Sadly, most talk shows on Afghan TV channels — Tolo, Limar, Afghan TV — follow similar talking points, polluting thinking of young urbanite Afghans against Pakistan/ISI and persisting in denial. In reality, such Afghans need to look inwards for their problems and try and remember the good deeds that Pakistan has done, and continues to do for them, across ethnic, sectarian and racial divide. Thankfully such thanklessness is restricted to the cited class and Taliban rank and file hold diametrically opposed views.

While there is no intention to rub Pakistan’s magnanimity in the face of this ungrateful cabal, who sometimes lives in Pakistan, their animosity is painful for ordinary Pakistanis. Pakistan has shared its economic resources with all Afghans; Pakistan has opened its educational institutions to the future Afghan generations; Pakistan continues to provide its hospitals for the sick from as far as Badghis, Takhar, Badakhshan, Herat and Kunduz, etc as other neighbouring countries would not welcome them.

Anti-Pakistan sentiment troubles poorer Afghans, like the over three million refugees, to whom Pakistan provides an alternative (and in some cases permanent) home besides safety, work opportunities, and dignity that they don’t have in their own country. That Afghan food, grain and fuel requirements are budgeted by the provincial governments of Khyber-Pakhtunkhwa and Balochistan regularly; and that easement rights and Afghan transit trade, the Afghan lifeline, passes through Pakistan. That Pakistan endures from Afghanistan’s instability, drug/weapon proliferation and violence. That Pakistan continues to stretch its hospitality on purely humanitarian grounds.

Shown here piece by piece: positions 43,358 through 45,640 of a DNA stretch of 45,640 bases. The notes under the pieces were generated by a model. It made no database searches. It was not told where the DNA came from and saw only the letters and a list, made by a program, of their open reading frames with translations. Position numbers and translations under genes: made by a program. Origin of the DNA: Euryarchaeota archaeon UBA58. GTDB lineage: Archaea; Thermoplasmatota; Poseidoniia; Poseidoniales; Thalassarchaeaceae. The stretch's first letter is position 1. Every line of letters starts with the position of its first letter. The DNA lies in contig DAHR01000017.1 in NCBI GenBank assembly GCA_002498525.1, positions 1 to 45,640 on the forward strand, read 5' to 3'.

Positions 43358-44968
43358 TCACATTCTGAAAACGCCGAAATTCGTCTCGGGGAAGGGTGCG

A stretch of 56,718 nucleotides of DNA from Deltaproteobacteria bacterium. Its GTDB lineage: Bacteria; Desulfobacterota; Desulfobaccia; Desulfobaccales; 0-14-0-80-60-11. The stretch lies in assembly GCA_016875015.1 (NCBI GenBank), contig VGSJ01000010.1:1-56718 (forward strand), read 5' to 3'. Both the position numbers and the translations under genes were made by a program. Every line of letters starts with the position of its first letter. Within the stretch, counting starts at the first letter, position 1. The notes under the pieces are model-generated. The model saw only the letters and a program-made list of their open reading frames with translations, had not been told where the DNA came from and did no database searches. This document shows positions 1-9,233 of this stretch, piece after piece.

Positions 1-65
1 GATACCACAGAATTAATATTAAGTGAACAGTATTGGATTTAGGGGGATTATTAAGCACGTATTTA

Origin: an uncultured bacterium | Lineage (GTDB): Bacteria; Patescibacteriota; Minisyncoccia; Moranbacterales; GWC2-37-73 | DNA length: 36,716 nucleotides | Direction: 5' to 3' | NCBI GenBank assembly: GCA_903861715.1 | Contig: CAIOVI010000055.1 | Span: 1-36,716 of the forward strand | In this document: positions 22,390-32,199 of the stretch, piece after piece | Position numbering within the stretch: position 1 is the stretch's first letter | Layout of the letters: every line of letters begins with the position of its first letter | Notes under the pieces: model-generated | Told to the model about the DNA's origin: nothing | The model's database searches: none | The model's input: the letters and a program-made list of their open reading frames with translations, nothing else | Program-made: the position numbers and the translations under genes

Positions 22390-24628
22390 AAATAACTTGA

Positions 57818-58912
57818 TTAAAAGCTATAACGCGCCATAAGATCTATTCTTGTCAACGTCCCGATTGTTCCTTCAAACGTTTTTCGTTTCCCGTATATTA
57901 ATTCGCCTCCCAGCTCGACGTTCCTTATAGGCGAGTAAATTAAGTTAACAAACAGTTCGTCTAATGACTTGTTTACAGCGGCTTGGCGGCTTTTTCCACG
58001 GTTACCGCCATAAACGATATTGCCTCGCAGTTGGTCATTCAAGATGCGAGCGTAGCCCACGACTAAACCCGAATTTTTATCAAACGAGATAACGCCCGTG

Ashraf Ghani and his rabid anti-reality coterie are also blind to the Pukhtunwali obligations, where khegara (favour) is returned with greater favour. It is no surprise then that contemporary Pakistani security calculus is influenced by potential refugee influx, if security deteriorates in Afghanistan, rather than the supposed bigger question of its assets prevailing against odds.

Then there are people on our side of the Durand Line who also see no good in Afghans/Afghanistan. From traditional Afghan hostility to non-recognition in 1947 to the bogey of Pashtunistan to Afghanistan’s pro-Indian leanings to the non-ratification of Durand Line etc, this lot criticises all Afghans as a singularity, without distinction between Afghans/Taliban and the ruling clique — past and present. This thinking is also faulty, as friends can change, neighbours cannot. Geography sets you permanently.

Geopolitically Afghan Taliban (Islamic Emirate of Afghanistan — EIA) are the only amenable stake holder that can keep Afghanistan united/under control, free of Indian influence and ensure regional stability. Today, EIA represent the silent majority of mostly rural Afghans and is inclusive of Tajiks, Uzbeks, Aimaqs and other non-Pashtun, non-Sunni Afghans, than they were in the 1990s, when they burst on the Afghan scene. Their recent successes in the non-Pashtun highlands bear a witness to this inclusivity.

Over thirty years of continuous war with generations growing up under unending violence, seeing only death and destruction, experiencing immigration/migration and internal displacement, loss of home and traditional societal moorings, and most of all losing dignity and pride under foreign occupation — take its toll. Therefore, ordinary Afghans deserve our empathy and international support, as it could have been us instead.

Published in The Express Tribune, August 5th, 2021.